Mutual fund investors are consistently looking for diversification and access to multiple markets and asset classes. A solution is an actively managed mutual fund, in which a portfolio manager analyses and selects securities; tradable financial assets like stocks or bonds within a specific area of the market. Another option that a mutual fund investor can use is a passively managed exchange-traded fund (ETF) that tracks an index representing a specific area of the market. Over the last couple of years, innovative products have arisen that blend some of the benefits, and help circumvent some of the disadvantages, of each of these styles. They’re ETFs that incorporate fundamentals of active management, and have the prospective to deliver market similar growth within a lesser cost ETF structure. Exchange traded funds pool the monetary funds of several investors and use it to purchase various tradable financial assets such as shares, debt securities such as bonds and derivatives.
An ETF is a diversified basket of securities that track a particular index and is traded on an exchange like NSE in real time, just like an individual stock. Similarly, to any other stock, an ETF can be bought and sold throughout the trading day. Changes in the share price of an ETF depend on the prices of the underlying assets present in the pool of resources. If the price of one or more assets rises, the share price of the ETF rises respectively, and vice-versa. ETF listed on a stock exchange are subject to price fluctuations as per market trends. They are not stable like government bonds and trade at a profit or a loss depends heavily on the market state at that point in time.
All ETFs are registered with the Securities and Exchange Board of India (SEBI). ETFs are another choice for mutual fund investors with limited expertise in the stock market; instead of purchasing specific securities. ETFs share characteristic features of both shares and mutual funds. ETF funds are listed on all major stock exchanges in India and globally in real time and can be bought or sold in a similar manner. Also, like any other stock, an ETF can be purchased and sold throughout any trading session.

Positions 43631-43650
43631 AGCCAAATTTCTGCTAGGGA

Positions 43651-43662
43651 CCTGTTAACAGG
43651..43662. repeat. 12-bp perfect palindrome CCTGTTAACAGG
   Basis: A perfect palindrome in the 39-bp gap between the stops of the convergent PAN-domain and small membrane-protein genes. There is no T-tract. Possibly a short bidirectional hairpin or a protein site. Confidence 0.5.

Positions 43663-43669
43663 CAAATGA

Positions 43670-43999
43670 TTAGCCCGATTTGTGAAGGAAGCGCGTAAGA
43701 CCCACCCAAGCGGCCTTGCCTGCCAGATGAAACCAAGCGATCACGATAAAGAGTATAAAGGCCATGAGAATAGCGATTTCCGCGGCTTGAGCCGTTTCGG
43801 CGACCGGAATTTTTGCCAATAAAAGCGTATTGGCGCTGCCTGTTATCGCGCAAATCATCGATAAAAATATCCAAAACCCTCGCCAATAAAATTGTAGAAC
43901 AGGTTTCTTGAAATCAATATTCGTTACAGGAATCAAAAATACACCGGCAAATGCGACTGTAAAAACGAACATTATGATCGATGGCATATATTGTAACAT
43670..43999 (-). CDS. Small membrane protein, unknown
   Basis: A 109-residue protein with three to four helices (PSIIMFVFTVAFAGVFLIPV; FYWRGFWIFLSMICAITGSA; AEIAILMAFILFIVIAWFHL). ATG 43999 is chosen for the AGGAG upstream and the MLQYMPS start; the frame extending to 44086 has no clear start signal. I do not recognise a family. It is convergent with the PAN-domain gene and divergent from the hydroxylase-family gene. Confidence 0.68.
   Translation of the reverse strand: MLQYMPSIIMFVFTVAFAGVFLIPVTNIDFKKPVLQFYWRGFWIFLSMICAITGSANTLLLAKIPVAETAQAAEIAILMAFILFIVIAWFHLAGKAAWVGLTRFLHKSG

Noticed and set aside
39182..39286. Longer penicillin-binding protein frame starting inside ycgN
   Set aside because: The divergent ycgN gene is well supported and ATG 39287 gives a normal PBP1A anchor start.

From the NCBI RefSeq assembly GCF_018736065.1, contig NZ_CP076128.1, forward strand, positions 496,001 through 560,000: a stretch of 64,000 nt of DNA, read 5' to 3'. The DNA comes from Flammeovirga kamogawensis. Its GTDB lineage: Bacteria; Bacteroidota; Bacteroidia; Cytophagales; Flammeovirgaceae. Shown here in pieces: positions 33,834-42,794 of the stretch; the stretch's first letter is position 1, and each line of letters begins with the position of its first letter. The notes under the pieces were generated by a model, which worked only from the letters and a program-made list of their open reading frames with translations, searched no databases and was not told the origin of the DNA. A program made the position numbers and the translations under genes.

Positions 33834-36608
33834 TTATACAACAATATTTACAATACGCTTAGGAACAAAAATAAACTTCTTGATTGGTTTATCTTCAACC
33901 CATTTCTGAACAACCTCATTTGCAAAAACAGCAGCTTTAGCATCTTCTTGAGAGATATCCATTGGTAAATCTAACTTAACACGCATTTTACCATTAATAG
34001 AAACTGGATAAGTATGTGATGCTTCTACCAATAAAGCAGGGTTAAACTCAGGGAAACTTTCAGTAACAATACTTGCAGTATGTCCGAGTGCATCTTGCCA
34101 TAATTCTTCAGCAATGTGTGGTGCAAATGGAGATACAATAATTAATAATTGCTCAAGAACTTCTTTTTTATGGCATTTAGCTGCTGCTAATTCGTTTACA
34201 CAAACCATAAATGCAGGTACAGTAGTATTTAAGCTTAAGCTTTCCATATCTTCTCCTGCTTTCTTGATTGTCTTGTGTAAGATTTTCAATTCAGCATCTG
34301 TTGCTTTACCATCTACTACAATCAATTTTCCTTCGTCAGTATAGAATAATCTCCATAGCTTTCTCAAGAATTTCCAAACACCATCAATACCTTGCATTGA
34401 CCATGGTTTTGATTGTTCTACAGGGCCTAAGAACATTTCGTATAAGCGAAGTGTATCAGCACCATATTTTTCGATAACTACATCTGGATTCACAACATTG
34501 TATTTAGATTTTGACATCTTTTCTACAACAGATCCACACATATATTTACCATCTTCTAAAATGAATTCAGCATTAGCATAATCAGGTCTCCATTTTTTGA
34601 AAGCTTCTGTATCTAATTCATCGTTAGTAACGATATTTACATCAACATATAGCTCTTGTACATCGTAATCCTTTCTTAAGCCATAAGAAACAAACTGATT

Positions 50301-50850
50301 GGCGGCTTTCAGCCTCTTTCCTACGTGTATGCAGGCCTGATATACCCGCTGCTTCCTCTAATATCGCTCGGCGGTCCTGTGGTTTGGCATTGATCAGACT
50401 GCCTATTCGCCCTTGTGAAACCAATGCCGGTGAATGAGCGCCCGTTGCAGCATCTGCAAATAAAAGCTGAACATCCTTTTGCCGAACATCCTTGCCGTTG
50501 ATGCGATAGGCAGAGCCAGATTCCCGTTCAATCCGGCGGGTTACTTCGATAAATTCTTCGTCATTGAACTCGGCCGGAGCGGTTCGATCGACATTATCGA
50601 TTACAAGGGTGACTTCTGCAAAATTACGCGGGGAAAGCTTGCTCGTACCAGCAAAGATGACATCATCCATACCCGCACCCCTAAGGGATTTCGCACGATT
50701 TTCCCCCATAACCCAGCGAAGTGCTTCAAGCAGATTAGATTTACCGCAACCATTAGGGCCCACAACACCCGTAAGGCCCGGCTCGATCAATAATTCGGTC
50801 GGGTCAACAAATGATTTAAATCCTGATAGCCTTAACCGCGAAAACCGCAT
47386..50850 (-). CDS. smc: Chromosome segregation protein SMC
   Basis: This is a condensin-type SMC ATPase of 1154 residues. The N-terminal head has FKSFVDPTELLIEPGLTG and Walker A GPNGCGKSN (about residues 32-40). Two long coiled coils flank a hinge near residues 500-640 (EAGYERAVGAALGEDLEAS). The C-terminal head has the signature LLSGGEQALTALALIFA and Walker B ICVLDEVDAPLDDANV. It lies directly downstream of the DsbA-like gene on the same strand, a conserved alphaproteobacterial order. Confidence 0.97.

ETFs can be actively or passively managed, as per their type. Actively managed ETFs are operated by a portfolio manager, after carefully assessing the stock market and undertaking a calculated chance by investing in the companies with high potential for growth or momentum or value. Passively managed ETFs, on the other hand, follow the momentum trends of certain market indices, only investing in those index companies listed and following the fund flows trend into those companies.
ETFs are traded like stocks, just like stocks there are several expenses which have to be incurred to purchase or sell them. This is generally done by fund managers, who charge a nominal charge fee for such trades. You can also choose to execute trades by yourself on the stock market and not involve any mutual fund managers in the process. A demat account has to be opened in such a situation; operating a demat account requires some basic knowledge of stock market transactions and its associated procedures, which might be difficult for someone who is not familiar with trading.
So overall, ETFs of all types appeal to mutual fund investors who seek:
- Lower fees
Keep in mind that the advantage of lower fees is enhanced over time, so exchange traded fund investments with a longer time horizon are in the best position to benefit from ETFs. A financial advisor may be able to guide you about whether ETFs are a good fit for your monetary goals and the various choices to determine the sort or combination of ETF that are most suitable for your risk profile.
An important fact to note is that a passively managed ETF doesn’t attempt to exceed market returns; its aim is simply to replicate them, without a large management fee. In addition, indexes can get tilted towards company stocks trading at high inflated costs, and a passive approach does not correct these tilts in ETFs.
The information, analysis and opinions expressed herein are for education purposes only and are not intended to provide specific advice or recommendations. This material is not an offer, solicitation or recommendation to purchase any financial products or services. Always remember that all investments carry some level of risk, including the potential loss of principal invested.